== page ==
Manual microscopy is common practice in many labs since microscopy is the most direct measurement of particle size and morphology. But it is monotonous, and classification is subjective. The desire for automation was driven by the need to replace such tasks with a sophisticated means of quantifying the size and shape of particles to yield statistical confidence in the end result.

While manual microscopy uses terms such as round, blocky or sharp, characterization by automatic means assigns a numerical value to various shape descriptors, and image analysis systems then provide a numerical distribution of well-defined shape parameters.

However, automatic particle characterization requires much higher image quality in terms of contrast and often requires image processing – digital image modification to obtain binary images according to operator specifications – before proper image analysis can occur.

How is image analysis used in the pharmaceutical industry?

Static or Dynamic Image Analysis for Particle Characterization?

In dynamic image analysis, the particles flow past one or more cameras and are analyzed. It tends to have a lower sensitivity and therefore is mainly used in quality control.

In static image analysis, the particles are held on a slide and moved by an automated stage for inspection by a camera and microscope. This generally has a higher sensitivity and is used for more complex investigations.

Both have successfully been used in many industrial applications and have the same basic steps:

  • The particles are presented to the measurement zone and imaged with a digital camera (CCD or charge-coupled device).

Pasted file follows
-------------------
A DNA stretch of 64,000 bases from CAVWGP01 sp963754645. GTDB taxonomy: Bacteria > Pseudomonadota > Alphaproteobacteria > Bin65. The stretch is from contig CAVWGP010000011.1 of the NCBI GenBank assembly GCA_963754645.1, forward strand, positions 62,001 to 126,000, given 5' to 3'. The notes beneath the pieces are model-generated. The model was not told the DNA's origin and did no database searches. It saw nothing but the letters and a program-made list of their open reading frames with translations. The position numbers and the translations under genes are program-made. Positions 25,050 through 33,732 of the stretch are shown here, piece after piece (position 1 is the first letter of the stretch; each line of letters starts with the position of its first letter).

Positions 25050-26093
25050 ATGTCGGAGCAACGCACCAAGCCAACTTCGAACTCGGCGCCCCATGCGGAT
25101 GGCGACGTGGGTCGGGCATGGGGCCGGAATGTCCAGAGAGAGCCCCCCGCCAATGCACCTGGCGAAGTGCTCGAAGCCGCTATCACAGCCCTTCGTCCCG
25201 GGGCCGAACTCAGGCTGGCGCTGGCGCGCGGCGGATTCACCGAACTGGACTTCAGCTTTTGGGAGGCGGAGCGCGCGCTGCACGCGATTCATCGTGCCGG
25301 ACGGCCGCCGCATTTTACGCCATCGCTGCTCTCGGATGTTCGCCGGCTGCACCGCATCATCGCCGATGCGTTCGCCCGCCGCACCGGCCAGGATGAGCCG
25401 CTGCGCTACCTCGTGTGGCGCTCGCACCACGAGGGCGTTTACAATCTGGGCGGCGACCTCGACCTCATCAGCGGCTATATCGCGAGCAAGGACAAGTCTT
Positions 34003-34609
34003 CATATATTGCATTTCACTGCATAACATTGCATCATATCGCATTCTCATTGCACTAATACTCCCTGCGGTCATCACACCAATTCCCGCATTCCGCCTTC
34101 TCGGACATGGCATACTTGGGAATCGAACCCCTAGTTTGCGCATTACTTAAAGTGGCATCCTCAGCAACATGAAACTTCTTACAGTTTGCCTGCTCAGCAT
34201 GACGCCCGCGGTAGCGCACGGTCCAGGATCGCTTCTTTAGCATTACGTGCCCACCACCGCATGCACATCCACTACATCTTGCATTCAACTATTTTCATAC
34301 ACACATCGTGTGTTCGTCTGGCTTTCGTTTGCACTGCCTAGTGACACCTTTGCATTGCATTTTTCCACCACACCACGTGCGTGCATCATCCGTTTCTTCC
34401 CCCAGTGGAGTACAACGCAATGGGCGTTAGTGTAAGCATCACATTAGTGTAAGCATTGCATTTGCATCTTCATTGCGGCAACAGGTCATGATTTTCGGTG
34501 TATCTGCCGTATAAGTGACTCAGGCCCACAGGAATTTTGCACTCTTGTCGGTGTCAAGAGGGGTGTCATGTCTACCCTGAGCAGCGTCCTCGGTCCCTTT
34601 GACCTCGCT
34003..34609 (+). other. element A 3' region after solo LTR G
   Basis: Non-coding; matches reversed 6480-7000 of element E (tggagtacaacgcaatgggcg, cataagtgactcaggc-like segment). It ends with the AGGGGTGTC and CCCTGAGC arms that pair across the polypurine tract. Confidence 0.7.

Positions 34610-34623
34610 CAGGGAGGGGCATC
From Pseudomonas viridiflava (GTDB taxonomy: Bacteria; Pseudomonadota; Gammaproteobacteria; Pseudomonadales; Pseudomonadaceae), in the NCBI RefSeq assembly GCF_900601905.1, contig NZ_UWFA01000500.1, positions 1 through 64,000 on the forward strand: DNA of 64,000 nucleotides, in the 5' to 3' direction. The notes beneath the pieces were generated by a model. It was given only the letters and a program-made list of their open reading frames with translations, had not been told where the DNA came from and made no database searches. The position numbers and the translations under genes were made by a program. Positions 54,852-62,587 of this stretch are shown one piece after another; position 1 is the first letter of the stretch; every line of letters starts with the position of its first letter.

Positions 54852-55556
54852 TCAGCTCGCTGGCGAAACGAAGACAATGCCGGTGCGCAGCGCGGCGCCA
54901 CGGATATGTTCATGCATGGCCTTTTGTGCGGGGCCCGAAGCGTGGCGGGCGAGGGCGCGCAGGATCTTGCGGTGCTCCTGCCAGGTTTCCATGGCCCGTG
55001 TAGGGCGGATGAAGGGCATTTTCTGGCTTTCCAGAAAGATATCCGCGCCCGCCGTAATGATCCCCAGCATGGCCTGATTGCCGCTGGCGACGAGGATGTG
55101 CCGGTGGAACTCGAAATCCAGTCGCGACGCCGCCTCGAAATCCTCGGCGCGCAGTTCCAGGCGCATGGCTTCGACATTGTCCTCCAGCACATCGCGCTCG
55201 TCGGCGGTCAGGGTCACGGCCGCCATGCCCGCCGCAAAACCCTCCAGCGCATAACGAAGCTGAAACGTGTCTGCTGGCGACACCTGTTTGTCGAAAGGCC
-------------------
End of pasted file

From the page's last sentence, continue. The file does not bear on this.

• The particles are separated from the background and size and shape parameters assigned to each particle viewed.
  • A report is generated depending on what questions need to be answered.

Additional features in modern image analysis software might also allow scientists to automatically separate two particles when touching each other, fill holes, smooth/remove small protuberances/bumps, separate overlapping acicular/needle-shaped objects and keep track of incomplete objects in the field in order to recombine once all fields are analyzed.

Improved computing power, digital camera technology, and software development have led to a novel replacement to manual microscopy, overcome tediousness for human analysts and developed a valuable tool for standard particle characterization.

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References and Further Reading

Characterization of particles and particle systems: http://old.vscht.cz/sil/keramika/Characterization_of_particles/CPPS%20_English%20version_.pdf

Image Analysis: A New View of Particle Characterization: https://www.powderbulksolids.com/article/image-analysis-new-view-particle-characterization

What is particle characterization? https://www.atascientific.com.au/particle-characterisation/

Disclaimer: The views expressed here are those of the author expressed in their private capacity and do not necessarily represent the views of AZoM.com Limited T/A AZoNetwork the owner and operator of this website. This disclaimer forms part of the Terms and conditions of use of this website.

Kerry Taylor-Smith

Written by

Kerry Taylor-Smith

Kerry has been a freelance writer, editor, and proofreader since 2016, specializing in science and health-related subjects. She has a degree in Natural Sciences at the University of Bath and is based in the UK.